Mimi Solystik: I just don’t see any hope for the planet if the system continues. The planet just simply doesn’t have the carrying capacity, and it can not handle reformed versions of the capitalist system. There is most certainly an urgency we’re facing. One of the goals of our campaign is to draw as many folks into this conversation as we possibly can, helping folks to make connections whenever and wherever possible, putting them in touch with folks involved with movement work. We’re constantly trying to figure out new ways to reach folks with our messaging. Part of this involves calming fears folks have when they consider involvement with this type of work. If we are going to find a way forward, it’s because the people will be leading the way.
Beth Payne is an anarchist organizer living in so-called Phoenix, Arizona, on occupied O’odham land. She helped found Carpe Locus Collective, Phoenix ABC, the Phoenix Anti-Capitalist Conference, and a radical community center/anarchist infoshop called the Sp(a)ce. She is a proponent of social anarchism who puts her energy into building long-term sustainable radical infrastructure and community survival projects. Payne has a special interest in ensuring that anarchism is informed by its accessibility through mutual aid and education. She has two children with her co-parent.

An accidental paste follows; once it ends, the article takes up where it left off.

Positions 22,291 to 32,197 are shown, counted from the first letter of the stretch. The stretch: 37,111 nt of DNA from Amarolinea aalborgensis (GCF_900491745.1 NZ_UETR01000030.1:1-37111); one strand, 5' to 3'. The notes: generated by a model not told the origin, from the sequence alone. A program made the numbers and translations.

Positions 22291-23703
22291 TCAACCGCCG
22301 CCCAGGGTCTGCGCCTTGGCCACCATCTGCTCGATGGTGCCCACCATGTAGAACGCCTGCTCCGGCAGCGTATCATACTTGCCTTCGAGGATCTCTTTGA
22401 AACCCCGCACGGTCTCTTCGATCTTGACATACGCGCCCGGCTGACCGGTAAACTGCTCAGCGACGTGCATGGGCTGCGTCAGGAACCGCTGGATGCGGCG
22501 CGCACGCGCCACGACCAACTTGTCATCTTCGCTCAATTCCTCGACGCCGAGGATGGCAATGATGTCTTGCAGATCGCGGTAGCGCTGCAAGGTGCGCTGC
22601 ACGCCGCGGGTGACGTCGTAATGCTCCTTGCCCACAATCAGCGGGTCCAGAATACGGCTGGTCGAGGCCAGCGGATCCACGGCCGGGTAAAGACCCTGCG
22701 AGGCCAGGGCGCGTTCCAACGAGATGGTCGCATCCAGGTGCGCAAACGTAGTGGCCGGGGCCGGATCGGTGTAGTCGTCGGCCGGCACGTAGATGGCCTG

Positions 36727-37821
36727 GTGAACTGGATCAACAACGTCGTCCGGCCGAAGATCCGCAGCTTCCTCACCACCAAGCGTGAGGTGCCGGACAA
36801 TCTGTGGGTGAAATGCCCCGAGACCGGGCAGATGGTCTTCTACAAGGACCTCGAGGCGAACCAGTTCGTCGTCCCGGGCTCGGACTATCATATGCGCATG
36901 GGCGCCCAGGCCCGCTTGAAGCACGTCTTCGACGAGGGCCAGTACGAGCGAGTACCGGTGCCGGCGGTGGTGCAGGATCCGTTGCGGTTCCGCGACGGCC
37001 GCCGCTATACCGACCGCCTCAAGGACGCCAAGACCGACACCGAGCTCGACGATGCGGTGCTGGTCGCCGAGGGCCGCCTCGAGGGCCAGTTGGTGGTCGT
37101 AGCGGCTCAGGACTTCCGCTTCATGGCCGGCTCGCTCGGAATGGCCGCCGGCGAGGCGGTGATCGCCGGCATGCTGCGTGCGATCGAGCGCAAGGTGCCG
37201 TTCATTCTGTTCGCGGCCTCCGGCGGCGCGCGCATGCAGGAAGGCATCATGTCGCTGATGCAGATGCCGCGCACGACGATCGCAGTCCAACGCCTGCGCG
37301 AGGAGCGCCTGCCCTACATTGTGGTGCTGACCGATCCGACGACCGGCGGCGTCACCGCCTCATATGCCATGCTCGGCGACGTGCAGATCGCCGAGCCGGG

John Carico: How can we start rewilding and being more sustainable while avoiding the greenwashing so prevalent in our culture?
Beth Payne: Hmm, that’s a loaded question. I feel like sustainability means a lot of different things to different people, but it often excludes the human impact of the way our society is structured. For instance, the concept of ‘rewilding’ carries a lot of colonial implications, for a lot of people it’s a romantic form of escapism from culpability and complicity with the damage done to the environment. But escape to where? In most parts of the world, and definitely in the US, rewilding means escaping to wild areas where native folks have already been forcibly removed over generations of colonialism. Settling in those wild areas just perpetuates centuries of colonialism, and ignores the fact that indigenous folks are still forcibly resettled on lands that typically have less natural resources, and many of them are living in extreme poverty. It’s not enough to focus on a reconciliation with the environment and put our energy into reducing our impact on that alone. We have to put equal or greater focus on addressing our ongoing complicity in the generational violence that has spilled blood on this land.
Guy McPherson is an energetic speaker and talented moderator. He has appeared before countless audiences to speak about the two primary consequences of our fossil-fuel addiction: global climate change and energy decline. Most recently, McPherson has become known as the primary messenger with respect to near-term human extinction.